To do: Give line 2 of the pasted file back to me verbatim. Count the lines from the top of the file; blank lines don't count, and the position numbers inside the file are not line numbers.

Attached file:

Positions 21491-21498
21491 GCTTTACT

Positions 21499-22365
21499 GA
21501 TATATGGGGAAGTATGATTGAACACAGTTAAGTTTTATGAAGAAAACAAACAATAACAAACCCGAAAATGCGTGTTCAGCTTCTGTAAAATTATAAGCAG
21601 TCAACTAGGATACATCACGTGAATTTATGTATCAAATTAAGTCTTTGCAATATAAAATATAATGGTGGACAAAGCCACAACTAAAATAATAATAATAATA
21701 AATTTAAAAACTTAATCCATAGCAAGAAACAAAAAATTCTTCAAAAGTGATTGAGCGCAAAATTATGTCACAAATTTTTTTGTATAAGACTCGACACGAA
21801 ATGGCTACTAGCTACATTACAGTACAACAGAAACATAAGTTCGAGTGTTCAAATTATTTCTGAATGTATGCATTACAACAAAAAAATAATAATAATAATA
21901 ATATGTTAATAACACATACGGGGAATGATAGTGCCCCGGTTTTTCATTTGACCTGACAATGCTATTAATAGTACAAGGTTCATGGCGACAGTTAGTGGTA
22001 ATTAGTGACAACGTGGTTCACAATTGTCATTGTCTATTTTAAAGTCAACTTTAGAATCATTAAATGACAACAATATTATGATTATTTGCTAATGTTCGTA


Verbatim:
21491 GCTTTACT